Cargo Shift And Damage To Vehicles On Board Ro-Ro Passenger Ferry European Causeway

At 0633 on Tuesday 18 December 2018, the roll-on/roll-off (ro-ro) passenger ferry European Causeway rolled heavily in very rough seas and very high winds during its voyage from Larne, Northern Ireland to Cairnryan, Scotland.

The violent motion caused several freight vehicles to shift and nine to topple over. This resulted in damage to 22 vehicles, some damaged severely.

At least six freight vehicle drivers had remained in their cabs on the vehicle decks during the crossing and four were found in cabs of vehicles that had toppled over. One driver was trapped and had to be freed by the emergency services when the ship arrived in Cairnryan.

Toppled trucks and crushed van on deck
Toppled trucks and crushed van on deck | Image Credits: gov.uk

Safety issues

  • the route being followed had not been adjusted sufficiently to mitigate the effects of the sea conditions and reduce the likelihood of severe rolling
  • the cargo lashings applied were insufficient for the forecasted weather conditions and the ship’s approved cargo securing manual provided limited guidance to ship’s staff
  • drivers remaining in their vehicles during the ferry’s passage, in contravention of international regulations and company policy, was not uncommon and is an industry-wide issue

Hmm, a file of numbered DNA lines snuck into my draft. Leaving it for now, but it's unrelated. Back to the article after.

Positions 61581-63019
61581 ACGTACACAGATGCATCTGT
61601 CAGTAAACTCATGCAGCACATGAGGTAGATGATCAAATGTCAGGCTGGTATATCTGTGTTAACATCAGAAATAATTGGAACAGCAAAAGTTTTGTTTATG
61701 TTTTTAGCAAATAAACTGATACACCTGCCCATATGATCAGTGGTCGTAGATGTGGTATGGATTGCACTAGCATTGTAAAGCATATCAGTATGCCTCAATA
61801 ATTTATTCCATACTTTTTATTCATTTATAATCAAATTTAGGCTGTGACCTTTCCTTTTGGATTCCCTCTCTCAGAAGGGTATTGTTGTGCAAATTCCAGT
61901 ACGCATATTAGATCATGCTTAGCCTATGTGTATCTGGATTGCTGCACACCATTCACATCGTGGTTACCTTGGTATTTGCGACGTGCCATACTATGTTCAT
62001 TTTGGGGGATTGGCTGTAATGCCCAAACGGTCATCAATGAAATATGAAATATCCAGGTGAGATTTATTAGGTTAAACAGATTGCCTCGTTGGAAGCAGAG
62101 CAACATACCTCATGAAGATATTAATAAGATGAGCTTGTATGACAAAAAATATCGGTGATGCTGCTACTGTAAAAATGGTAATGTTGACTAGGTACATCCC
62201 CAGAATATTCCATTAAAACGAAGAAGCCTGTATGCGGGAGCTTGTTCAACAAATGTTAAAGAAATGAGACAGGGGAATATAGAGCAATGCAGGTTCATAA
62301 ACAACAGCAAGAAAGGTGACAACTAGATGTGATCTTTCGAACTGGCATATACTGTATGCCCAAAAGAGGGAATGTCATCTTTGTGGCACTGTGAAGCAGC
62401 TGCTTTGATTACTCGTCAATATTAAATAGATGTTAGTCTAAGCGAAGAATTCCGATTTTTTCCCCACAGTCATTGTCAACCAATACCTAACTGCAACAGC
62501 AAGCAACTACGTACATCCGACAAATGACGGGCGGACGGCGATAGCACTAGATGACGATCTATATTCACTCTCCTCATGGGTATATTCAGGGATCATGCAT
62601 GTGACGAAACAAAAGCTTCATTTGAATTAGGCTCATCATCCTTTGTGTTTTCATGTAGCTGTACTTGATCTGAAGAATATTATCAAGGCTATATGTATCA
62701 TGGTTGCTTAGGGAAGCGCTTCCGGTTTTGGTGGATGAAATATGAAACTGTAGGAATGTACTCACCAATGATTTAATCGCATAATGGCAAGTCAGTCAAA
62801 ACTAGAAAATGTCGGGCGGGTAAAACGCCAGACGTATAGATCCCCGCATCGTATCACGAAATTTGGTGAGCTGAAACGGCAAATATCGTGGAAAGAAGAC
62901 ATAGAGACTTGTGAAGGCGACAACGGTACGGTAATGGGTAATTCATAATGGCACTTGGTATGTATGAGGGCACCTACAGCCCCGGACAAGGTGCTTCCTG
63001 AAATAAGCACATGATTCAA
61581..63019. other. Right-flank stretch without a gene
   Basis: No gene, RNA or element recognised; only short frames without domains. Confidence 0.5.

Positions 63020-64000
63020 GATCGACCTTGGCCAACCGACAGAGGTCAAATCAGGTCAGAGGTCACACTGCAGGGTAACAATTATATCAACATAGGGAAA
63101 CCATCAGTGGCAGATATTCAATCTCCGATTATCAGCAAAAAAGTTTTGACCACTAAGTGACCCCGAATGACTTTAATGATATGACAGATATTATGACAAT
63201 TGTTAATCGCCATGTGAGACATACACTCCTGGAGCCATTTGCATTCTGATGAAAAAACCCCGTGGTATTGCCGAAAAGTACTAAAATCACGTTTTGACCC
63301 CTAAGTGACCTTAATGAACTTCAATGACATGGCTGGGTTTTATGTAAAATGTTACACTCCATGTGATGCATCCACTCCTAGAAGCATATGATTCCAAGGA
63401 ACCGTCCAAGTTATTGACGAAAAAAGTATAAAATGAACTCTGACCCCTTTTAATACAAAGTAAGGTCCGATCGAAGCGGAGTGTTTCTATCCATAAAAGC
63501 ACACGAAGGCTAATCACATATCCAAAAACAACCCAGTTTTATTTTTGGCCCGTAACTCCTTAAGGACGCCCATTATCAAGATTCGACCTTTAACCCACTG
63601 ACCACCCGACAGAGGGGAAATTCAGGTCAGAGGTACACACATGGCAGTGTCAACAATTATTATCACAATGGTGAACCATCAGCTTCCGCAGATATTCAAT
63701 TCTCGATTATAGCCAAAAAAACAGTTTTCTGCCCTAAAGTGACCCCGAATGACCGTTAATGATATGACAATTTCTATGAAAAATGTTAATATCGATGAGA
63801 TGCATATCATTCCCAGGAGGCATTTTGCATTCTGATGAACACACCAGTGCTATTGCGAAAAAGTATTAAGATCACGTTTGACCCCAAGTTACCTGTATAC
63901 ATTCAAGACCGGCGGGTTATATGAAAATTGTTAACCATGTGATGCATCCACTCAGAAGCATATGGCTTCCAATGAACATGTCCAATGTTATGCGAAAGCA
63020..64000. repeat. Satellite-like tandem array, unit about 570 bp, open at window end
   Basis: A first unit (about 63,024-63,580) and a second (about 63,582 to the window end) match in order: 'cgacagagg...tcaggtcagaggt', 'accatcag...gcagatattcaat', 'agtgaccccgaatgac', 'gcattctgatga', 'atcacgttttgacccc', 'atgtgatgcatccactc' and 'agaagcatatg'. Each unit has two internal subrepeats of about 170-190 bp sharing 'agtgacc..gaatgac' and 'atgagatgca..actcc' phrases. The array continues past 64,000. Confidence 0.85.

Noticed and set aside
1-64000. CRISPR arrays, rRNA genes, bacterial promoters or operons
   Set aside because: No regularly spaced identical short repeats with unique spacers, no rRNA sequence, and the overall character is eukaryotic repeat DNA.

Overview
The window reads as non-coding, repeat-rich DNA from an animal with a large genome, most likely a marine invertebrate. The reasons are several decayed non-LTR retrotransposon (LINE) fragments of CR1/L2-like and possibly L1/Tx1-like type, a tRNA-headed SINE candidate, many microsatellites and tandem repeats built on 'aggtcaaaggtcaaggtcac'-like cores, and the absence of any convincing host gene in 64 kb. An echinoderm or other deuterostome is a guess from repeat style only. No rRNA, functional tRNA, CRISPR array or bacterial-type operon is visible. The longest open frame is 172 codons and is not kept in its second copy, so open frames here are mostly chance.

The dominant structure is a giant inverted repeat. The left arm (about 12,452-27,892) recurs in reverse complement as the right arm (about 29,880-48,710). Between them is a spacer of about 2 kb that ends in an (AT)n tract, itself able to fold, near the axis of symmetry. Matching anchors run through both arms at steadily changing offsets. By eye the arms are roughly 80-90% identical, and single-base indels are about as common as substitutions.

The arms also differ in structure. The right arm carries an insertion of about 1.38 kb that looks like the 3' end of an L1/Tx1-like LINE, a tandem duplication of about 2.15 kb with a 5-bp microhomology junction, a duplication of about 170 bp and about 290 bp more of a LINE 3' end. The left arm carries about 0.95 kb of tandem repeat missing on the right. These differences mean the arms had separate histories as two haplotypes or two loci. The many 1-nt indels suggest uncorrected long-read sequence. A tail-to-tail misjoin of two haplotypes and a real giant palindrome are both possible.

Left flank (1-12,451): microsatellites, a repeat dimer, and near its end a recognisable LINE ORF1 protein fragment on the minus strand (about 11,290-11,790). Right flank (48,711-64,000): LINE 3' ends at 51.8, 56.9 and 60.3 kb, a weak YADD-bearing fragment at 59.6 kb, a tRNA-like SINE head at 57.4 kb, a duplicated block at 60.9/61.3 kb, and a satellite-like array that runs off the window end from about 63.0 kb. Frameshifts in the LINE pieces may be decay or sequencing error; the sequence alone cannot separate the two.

• Statement from the Chief Inspector of Marine Accidents

Recommendation

A recommendation (2020/107) has been made to P&O Ferries Ltd to amend their SMS to provide specific guidance on the lashing of cargo in heavy weather.

Reference: gov.uk

One Comment

  1. If the freight had been properly lashed with at least 8 lashings per trailor preferably chains and swan neck bars and 4 to each cab, then the freight would have been secure and not moved. This would never have happened 20 years ago when I was a Rigger. Every lashing would have been tight, we Riggers ensured that there was no room for error. All cargo regardless of ship was always always lashed correctly and securely. The blame for this incident must lie with the Chief Officer and he/she should pay the ultimate price. Lives at sea and the safety of the ship and cargo are absolute paramount at all times.

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